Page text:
There is a long held view amongst cognac drinkers that the darker a cognac appears the longer it has been aged in the barrel and therefore the better and more valuable it is. There is, up to a point, some truth in this view since during the natural ageing process, the tannins in the wood add colour to the barrels’ contents.
Cognacs are aged in barrels made from one of two types of French oak, Limousin or Tronçais. The former comes from the Limousin forests north east of Angouleme and is a fairly wide grain oak whilst the latter, which is a closer grained wood, comes from near the Burgundy area of France. Clearly the wider grain oak allows greater penetration of the spirit into the wood and so enables a faster maturation. For this reason the Limousin oak is the most commonly used.
Prior to use the oak barrels are toasted to remove any harmful tannins. This can be done at different levels varying from quite light to heavy toasting. The heavier a barrel is toasted the darker the cognac will be but as a consequence, it will have more bitterness to its flavour and this can take many years to disappear. Most cognacs are kept in new barrels for a short period immediately after distillation before being transferred to old barrels where colouring occurs more slowly. Barrel size also influences cognac colour since the smaller the barrel, the greater the surface area that can come into contact with the cognac.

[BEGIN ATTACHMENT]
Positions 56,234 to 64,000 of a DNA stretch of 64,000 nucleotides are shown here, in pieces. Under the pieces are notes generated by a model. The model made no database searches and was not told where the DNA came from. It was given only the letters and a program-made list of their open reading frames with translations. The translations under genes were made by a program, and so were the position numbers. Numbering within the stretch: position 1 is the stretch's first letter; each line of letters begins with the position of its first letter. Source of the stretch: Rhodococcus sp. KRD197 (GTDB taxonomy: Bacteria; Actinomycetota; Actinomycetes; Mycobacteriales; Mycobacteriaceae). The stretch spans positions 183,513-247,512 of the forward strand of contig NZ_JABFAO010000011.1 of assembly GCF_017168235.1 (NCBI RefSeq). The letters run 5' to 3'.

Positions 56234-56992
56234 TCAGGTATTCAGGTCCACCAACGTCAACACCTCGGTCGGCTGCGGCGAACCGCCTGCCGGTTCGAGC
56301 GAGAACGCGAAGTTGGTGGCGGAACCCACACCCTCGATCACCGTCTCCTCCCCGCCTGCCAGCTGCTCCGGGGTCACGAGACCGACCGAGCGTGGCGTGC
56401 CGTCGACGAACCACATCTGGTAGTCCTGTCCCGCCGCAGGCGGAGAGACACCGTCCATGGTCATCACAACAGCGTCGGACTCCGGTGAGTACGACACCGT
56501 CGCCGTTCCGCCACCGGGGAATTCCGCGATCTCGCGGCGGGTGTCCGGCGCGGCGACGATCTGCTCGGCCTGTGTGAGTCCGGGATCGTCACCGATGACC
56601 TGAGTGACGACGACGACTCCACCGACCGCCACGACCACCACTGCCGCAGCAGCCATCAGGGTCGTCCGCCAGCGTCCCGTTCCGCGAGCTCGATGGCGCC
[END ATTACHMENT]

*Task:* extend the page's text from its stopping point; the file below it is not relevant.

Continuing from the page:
The colour of cognac is a very technical subject but one thing is certain, colour is not necessarily an indicator of age. Indeed we have some cognacs that have been stored in oak barrels for sixty or seventy years and retained a light colour. A wonderful example is our Hermitage Réaux 65 Year Old.
Next month I will discuss how the colour can be altered artificially in order to create a false image.
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